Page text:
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Built as a prison extension to Dortmund Police HQ in 1926-27, the Steinwache escaped any direct hits through the war. The building has had a varied history. It began as an acclaimed modern prison facility before becoming used for torture and incarceration of political opponents by the Gestapo between 1933-45. Post-war, it continued as a prison, before becoming a homeles shelter and then the Steinwache Memorial Museum in 1992. Also referred to as 'The castle at Steinplatz'.
When the Gestapo took over the prison in the summer of 1933, government opponents were tortured and blackmailed into making confessions in a section of the prison wing. Cell number 19, known to many as the isolation cell or murder cell, was re-created for the exhibition. From 1933 to 1945, a total of 65,000 people were imprisoned, 30,000 of them for political reasons. Numerous functionaries of political parties and labor unions, representatives of the church, Jewish citizens, Gypsies (Roma) and foreign forced laborers, all from the greater region of Arnsberg, were interrogated, mistreated and detained in the Steinwache. Many of those who were arrested were later deported to concentration camps.
With the arrival of the Gestapo at the prison in 1933, some of the cell areas were - contrary to their original purpose - perverted to use for torture and extortion of confessions from political opponents. During the twelve years of Nazi rule, the Steinwache became one of the most notorious places of torture in the German Empire and achieved tragic fame as "West Germany's Hell". Between 1933 and 1945, a total of 65,000 people were detained here, 30,000 of them on "political grounds". Countless functionaries of political parties and trade unions, representatives of the Christian Churches, Jewish citizens, Sinti and Roma and foreign forced labourers were interrogated in the Steinwache, maltreated and detained, some only for a few days or weeks, others for months or years.
Many of those held were transported from the Steinwache to concentration camps. It is not possible to estimate the numbers killed as the Gestapo only recorded deaths until 1936. Until that year, 17 people died of the consequences of torture. Despite the fact that the centre of Dortmund, including the area around the main railway station, sustained 90% damage through Allied bombing, the Steinwache escaped any direct hits.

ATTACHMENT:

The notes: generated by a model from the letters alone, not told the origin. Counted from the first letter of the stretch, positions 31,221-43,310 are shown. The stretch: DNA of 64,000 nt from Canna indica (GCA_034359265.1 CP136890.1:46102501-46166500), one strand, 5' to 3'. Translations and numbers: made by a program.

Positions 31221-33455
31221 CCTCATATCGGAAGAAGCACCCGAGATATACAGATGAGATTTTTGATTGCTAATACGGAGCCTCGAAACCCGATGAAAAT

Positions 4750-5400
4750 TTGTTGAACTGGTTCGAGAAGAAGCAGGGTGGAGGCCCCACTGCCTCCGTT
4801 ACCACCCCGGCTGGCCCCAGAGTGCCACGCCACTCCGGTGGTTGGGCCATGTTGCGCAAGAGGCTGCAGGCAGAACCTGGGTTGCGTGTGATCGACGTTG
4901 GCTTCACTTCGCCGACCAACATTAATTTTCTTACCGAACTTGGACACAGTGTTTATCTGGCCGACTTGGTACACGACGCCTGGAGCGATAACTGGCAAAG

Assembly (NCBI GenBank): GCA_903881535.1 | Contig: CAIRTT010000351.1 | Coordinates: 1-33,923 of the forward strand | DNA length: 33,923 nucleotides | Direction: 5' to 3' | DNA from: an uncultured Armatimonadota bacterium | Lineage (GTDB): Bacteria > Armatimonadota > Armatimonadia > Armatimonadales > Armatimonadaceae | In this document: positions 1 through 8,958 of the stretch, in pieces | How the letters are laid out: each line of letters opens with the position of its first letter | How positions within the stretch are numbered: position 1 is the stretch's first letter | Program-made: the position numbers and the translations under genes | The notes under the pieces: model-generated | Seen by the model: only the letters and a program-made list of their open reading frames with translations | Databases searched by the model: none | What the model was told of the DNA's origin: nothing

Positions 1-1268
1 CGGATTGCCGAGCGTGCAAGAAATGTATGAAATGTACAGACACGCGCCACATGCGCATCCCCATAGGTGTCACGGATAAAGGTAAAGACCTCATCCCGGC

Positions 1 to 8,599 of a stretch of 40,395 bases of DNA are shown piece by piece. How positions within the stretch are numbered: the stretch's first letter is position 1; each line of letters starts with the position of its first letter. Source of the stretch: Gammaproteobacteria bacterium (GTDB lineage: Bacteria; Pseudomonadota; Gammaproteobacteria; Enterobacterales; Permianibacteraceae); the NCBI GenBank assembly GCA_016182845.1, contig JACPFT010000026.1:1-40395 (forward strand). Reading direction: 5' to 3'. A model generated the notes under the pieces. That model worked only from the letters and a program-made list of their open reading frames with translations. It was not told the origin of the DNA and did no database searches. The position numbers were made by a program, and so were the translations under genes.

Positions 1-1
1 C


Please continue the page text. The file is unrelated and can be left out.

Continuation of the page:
[This information is undated] A single breakout from the prison occurred. Several forced laborers made the escape attempt. When a house beside the Steinwache collapsed, they forced their way out through a door. Their Gestapo guards were hiding in a shelter. [It is not clear from the account what the outcome was]
[Translated from] http://www.bobi.net/eks/Forum/forum15/steinwache.htm
Jews taken by the Gestapo from the Steinwache to a northern quarter of Dortmund and deported.
Gerhard Sollbach (ed), Bombenkrieg und Nachkriegsalltag: 1939-1948, p.143
In January 1945 the SS issued orders from Berlin to Duesseldorf which resulted in the mass execution of German and overseas workers, as well as political dissidents and opposition party representatives, in the closing days of World War Two.
Following the orders from Duesseldorf Gestapo officers in Dortmund rounded up more and more people and took them to the police cells 'Steinwache' and the Gestapo cells in the 'Benninghoferstrasse.' In addition, forced labourers (Dutch, Belgian, French, Polish, Yugoslavian and Russian) from all over the local government district of Arnsberg were also brought to Dortmund.
The executions commenced from the 7th March 1945 onwards as lorries systematically carried groups of prisoners to the fields in the Rombergpark and the Bittermark (suburbs of Dortmund) and Gestapo officers shot them. This continued until 12th April 1945, when American soldiers were already in the near vicinity.
Shortly after Easter, the 150-strong Gestapo execution commando fled via Hemer and Iserlohn for destinations all over the world. 27 of them were brought to trial in Dortmund in 1951 and 1952. 15 of the accused were found not guilty and no-one was found guilty of murder. However, 12 were found guilty of being accomplices to murder and received between 2 and 6 years in prison.
Around 300 people - the exact number has never been established - were killed in the days over Easter 1945.
One of the victims was the resistance member Martha Gillessen (born 30.11.1901), who took in a Jewish woman. She was betrayed by a comrade and arrested by the Gestapo on 08. February 1945, along with many other resistance members. A street in the north of Dortmund is named after Martha Gillessen.
[Excerpt from] Urich Sander, 1945: Mass murder in Romberg Park and the Bittermark